Honors Convocation at University of Illinois

Unlike bestselling writers, academic authors rarely get sent out on book tours.  From time to time, however, we do have the good fortune of getting invited to speak to audiences in various parts of the country about our work.  Case in point: I just returned from the University of Illinois at Urbana-Champaign, where I delivered the convocation address for the Campus Honors Program (CHP).  This was the first in a series of speaking engagements that, so far, will take me to Iowa, Washington, D.C., and Pennsylvania.  A few more and I may print up a t-shirt.

The event at U of I was a blast.  It began in the office of Professor Bruce Michelson, the director of the CHP.  We chatted one-on-one for about an hour about literary history, the future of the book, religious publishing in the United States, and a host of other engaging topics.  From there we adjourned to the Illini Union.  I delivered my speech entitled “The Abuses of Literacy: Amazon Kindle and the Right to Read” — which focuses on electronic reading, liberal political culture, and privacy rights — to a lively group of about 60 undergraduate honor students.  They peppered me with incisive questions about my stance on copyright, the future of public libraries in an age of ubiquitous bookselling, the implementation of a “right to read,” digital dossiers, and more.  The group kept me on my toes, to be sure.

The title slide from my presentation, "The Abuses of Literacy"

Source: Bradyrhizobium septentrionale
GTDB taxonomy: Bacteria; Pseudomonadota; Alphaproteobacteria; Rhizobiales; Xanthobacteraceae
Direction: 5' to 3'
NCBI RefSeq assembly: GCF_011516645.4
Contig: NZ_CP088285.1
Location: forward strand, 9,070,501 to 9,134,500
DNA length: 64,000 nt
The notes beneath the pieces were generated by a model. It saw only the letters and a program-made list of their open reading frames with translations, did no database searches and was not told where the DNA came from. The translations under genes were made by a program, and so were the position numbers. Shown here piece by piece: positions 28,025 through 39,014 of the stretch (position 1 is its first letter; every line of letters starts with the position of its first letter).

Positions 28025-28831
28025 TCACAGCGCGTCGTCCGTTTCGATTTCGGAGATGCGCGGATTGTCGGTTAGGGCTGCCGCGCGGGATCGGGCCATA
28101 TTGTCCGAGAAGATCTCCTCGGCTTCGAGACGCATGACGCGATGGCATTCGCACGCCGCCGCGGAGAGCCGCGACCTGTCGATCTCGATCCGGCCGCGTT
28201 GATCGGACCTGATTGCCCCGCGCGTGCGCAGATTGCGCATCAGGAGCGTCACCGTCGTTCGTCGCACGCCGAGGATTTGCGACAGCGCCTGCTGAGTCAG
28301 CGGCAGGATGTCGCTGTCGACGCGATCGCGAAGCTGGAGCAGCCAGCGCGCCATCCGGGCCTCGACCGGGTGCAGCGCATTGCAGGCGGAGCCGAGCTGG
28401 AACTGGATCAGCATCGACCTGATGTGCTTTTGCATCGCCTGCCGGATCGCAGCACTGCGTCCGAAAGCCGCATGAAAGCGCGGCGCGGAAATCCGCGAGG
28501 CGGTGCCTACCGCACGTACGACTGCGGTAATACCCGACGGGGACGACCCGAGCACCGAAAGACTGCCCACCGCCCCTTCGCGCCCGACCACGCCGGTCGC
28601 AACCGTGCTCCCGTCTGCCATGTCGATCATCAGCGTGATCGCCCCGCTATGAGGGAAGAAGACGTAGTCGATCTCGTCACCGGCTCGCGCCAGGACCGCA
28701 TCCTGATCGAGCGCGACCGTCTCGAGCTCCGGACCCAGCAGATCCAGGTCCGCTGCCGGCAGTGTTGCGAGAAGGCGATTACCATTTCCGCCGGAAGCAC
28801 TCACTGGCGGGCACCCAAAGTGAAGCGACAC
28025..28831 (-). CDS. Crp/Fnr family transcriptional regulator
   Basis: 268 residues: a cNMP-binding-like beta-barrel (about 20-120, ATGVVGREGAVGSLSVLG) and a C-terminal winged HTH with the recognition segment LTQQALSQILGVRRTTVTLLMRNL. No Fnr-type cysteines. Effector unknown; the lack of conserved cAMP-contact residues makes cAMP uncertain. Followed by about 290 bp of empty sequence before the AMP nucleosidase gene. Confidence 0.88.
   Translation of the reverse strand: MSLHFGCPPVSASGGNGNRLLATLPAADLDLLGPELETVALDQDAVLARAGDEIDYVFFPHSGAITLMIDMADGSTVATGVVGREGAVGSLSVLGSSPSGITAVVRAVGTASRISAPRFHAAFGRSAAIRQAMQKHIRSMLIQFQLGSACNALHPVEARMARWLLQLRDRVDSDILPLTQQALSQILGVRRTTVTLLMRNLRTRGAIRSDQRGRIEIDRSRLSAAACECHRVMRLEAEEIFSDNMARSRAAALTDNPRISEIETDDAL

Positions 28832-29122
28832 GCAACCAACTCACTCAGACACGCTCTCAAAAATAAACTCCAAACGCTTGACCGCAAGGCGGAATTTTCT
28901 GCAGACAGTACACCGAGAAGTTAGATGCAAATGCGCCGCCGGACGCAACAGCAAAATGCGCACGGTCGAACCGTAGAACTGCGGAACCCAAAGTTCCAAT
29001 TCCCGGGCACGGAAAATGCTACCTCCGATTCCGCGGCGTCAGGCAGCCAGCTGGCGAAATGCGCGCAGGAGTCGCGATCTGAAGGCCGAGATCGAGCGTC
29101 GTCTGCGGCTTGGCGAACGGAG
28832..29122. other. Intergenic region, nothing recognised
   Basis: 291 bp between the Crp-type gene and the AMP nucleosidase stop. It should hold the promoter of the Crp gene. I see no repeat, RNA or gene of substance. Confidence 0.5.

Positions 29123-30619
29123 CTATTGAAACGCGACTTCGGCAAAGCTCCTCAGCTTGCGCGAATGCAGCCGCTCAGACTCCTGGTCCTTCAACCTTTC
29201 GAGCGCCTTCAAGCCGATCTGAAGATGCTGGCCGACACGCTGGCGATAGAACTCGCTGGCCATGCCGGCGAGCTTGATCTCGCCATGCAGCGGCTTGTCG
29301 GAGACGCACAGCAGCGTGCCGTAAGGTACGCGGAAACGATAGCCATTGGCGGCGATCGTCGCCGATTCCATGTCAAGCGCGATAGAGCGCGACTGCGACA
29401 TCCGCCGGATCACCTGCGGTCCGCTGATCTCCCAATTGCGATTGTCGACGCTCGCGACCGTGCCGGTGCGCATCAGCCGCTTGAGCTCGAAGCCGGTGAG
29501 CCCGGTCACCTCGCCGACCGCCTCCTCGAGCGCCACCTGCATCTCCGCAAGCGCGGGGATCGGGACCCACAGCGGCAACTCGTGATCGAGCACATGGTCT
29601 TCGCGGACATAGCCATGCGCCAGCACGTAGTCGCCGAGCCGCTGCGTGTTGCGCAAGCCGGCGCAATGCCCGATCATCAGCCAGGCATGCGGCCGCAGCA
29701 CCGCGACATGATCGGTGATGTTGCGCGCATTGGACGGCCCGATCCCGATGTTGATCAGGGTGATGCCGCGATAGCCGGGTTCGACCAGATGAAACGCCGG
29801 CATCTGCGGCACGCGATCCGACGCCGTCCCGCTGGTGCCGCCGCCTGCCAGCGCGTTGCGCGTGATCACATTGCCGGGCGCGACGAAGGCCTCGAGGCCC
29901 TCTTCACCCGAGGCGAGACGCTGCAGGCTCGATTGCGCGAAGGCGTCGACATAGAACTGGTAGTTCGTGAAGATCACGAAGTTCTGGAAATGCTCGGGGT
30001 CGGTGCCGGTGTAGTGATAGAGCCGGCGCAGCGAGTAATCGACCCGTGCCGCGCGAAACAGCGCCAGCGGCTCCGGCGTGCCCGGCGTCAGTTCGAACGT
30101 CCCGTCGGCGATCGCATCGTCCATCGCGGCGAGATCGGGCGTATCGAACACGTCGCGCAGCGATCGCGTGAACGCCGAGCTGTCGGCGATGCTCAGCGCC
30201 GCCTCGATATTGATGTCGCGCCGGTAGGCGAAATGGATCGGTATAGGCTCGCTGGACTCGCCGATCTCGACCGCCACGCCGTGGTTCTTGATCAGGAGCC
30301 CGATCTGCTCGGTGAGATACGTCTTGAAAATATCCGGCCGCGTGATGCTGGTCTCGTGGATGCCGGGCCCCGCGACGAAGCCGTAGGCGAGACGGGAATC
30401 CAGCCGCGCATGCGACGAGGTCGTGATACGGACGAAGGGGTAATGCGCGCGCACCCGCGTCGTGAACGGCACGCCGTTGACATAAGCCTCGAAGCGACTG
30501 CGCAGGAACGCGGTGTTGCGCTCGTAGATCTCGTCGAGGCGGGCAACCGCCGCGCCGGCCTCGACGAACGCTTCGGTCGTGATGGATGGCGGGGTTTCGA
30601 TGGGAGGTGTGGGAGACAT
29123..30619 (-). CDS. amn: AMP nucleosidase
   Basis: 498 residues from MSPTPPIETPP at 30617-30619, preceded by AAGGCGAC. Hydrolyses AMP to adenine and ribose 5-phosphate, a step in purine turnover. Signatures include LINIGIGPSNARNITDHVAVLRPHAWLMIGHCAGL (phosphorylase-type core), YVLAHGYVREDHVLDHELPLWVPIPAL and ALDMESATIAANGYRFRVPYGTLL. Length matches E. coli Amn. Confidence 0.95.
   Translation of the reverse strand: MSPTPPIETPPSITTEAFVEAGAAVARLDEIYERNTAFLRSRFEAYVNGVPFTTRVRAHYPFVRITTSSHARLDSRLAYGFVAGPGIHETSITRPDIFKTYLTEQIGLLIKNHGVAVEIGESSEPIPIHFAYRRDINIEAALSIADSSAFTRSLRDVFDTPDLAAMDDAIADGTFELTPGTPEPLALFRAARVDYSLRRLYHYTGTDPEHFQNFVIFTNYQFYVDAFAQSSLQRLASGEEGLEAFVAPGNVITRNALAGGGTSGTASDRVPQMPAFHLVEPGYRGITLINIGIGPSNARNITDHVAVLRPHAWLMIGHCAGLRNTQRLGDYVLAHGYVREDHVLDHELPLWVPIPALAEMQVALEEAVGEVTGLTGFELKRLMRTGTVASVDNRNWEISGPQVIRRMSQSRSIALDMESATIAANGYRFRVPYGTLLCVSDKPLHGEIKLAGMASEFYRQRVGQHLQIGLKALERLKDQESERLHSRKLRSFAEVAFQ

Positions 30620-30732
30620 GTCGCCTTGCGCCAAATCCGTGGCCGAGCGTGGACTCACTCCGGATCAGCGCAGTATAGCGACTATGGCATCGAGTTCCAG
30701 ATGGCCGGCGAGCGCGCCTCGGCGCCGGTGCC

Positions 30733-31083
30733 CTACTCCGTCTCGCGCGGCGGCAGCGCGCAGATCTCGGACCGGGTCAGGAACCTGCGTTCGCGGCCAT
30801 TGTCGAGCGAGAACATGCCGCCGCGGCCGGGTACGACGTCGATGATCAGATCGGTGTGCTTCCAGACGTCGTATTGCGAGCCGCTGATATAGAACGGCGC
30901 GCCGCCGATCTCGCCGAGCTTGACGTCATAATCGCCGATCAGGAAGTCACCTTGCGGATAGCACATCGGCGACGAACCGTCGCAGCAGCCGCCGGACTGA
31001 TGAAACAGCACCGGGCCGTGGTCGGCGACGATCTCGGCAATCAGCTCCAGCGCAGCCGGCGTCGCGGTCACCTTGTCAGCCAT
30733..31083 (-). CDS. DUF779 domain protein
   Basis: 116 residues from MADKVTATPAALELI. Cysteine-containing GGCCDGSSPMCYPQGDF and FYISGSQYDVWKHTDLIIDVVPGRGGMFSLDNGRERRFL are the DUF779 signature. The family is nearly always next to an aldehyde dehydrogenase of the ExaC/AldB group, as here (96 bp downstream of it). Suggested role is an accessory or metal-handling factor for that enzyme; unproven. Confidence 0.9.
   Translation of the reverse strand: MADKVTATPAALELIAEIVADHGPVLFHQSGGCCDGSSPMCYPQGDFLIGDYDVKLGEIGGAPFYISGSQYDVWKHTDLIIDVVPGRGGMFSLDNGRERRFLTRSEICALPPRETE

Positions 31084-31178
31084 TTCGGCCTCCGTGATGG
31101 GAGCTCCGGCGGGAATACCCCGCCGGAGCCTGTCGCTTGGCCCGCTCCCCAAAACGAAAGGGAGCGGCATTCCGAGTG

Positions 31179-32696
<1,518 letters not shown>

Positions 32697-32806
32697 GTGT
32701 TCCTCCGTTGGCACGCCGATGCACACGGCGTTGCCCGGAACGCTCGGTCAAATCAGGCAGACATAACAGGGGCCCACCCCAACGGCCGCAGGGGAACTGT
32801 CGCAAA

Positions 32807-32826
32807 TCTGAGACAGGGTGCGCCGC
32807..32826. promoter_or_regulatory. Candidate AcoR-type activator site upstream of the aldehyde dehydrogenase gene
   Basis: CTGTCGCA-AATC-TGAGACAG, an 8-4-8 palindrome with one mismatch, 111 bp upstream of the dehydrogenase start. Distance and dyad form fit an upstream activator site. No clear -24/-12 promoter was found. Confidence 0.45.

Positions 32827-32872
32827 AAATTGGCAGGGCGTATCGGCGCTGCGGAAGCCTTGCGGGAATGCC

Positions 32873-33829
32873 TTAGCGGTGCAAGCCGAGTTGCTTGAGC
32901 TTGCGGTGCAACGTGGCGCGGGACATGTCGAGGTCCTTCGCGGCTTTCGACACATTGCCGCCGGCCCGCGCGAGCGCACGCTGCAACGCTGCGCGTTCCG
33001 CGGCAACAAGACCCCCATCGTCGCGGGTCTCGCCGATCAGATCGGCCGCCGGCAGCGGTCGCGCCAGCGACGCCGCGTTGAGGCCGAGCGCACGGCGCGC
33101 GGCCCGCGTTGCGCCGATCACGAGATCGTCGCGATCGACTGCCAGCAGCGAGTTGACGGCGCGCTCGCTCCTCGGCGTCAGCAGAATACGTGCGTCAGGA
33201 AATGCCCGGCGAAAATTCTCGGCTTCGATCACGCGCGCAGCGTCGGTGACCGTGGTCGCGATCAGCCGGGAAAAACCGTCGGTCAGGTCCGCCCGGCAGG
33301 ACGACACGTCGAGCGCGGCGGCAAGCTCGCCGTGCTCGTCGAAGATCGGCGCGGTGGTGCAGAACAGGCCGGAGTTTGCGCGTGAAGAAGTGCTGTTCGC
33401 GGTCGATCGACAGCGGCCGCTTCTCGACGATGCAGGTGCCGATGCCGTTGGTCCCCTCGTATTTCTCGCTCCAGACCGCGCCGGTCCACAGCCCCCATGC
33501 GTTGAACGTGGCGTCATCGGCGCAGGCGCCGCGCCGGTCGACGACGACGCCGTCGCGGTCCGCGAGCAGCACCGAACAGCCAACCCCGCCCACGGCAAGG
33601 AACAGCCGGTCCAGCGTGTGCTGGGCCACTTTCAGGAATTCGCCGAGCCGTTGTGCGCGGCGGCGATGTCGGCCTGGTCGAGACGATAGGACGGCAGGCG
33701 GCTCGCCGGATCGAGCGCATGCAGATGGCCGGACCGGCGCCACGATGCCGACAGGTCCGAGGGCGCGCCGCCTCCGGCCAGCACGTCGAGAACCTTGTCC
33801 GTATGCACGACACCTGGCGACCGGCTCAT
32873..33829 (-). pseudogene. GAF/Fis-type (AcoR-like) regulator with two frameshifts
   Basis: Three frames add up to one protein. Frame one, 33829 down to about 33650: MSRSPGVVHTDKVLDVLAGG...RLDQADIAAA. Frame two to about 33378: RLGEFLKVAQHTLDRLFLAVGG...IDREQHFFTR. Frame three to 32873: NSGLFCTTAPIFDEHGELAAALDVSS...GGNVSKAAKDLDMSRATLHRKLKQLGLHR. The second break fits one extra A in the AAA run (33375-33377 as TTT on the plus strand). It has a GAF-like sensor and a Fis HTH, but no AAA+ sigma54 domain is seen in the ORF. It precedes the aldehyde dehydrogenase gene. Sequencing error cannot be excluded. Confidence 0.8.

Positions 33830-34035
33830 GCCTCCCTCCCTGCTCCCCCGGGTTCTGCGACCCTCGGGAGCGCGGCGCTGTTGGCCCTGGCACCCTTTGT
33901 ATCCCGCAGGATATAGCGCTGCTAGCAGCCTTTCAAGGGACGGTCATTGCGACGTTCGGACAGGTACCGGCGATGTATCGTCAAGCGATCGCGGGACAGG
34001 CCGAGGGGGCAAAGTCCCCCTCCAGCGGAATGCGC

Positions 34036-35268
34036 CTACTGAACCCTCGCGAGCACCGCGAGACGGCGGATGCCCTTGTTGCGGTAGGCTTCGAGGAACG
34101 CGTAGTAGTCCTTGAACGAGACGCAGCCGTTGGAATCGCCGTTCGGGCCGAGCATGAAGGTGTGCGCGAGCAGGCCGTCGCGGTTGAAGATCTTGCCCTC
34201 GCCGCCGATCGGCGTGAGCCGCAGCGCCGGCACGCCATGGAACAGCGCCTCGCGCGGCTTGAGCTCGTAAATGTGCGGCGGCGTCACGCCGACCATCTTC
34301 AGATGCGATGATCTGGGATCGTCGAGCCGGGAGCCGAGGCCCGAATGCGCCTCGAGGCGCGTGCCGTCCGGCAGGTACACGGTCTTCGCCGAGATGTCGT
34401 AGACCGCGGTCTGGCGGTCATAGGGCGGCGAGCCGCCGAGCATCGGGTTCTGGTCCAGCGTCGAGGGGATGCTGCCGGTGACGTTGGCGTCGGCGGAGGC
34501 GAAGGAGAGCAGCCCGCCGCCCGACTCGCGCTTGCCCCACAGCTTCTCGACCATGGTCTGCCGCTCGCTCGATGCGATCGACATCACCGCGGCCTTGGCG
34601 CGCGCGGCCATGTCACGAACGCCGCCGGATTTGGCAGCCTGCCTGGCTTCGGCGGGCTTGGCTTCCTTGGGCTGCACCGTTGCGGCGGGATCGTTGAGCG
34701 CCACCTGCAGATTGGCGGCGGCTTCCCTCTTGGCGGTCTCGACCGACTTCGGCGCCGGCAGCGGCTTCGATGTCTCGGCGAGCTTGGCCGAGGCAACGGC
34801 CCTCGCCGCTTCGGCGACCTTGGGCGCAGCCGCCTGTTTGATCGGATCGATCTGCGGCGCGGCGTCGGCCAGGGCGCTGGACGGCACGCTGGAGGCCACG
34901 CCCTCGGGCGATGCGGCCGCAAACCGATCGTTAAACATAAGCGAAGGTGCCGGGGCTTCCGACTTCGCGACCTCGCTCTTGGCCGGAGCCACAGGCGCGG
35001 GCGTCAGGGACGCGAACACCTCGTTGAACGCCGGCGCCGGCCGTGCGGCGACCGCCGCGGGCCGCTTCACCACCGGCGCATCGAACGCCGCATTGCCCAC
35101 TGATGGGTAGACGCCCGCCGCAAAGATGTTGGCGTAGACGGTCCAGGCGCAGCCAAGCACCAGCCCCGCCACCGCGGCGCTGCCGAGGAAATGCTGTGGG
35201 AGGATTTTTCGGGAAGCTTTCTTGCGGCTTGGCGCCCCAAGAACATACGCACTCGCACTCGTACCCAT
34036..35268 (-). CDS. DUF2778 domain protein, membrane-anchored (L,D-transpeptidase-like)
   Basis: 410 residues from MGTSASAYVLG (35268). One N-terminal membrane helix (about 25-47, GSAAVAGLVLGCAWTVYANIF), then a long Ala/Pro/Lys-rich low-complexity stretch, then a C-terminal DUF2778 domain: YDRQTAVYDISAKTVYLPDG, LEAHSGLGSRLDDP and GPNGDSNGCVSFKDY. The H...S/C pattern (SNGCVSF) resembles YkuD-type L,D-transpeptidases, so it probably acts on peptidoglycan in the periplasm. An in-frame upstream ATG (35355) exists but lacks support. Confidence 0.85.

The title slide from my presentation, "The Abuses of Literacy"

The evening concluded with a lovely “meet the author” reception at Professor Michelson’s house.  The CHP students had been given copies of The Late Age of Print over the summer, and so they came prepared ready to discuss Harry Potter, Oprah, the future of printed books, and even some material well beyond the scope of the book, including what I thought about online learning.  What an edifying discussion it was — for me!  The most memorable question?  “What would I say to Oprah if I ever had the chance to meet her?”  My favorite moment?  When multiple students told me that they had found Late Age to be accessible and intellectually engaging — my use of the word “incunabula” notwithstanding.

Before the CHPers headed home for the night, they lined up for an impromptu book signing.  Though I’ve inscribed a few books here and there, this was my first (and maybe my only) official book signing.  It really made me feel special.  Indeed, I was overwhelmed to see so many copies of Late Age — more than I’d ever seen gathered in any one place.  And what made me feel even more special was the knowledge that the books had been placed in the hands of incredibly bright people who’d closely read and carefully considered what I had to say.  What more could an author hope for?

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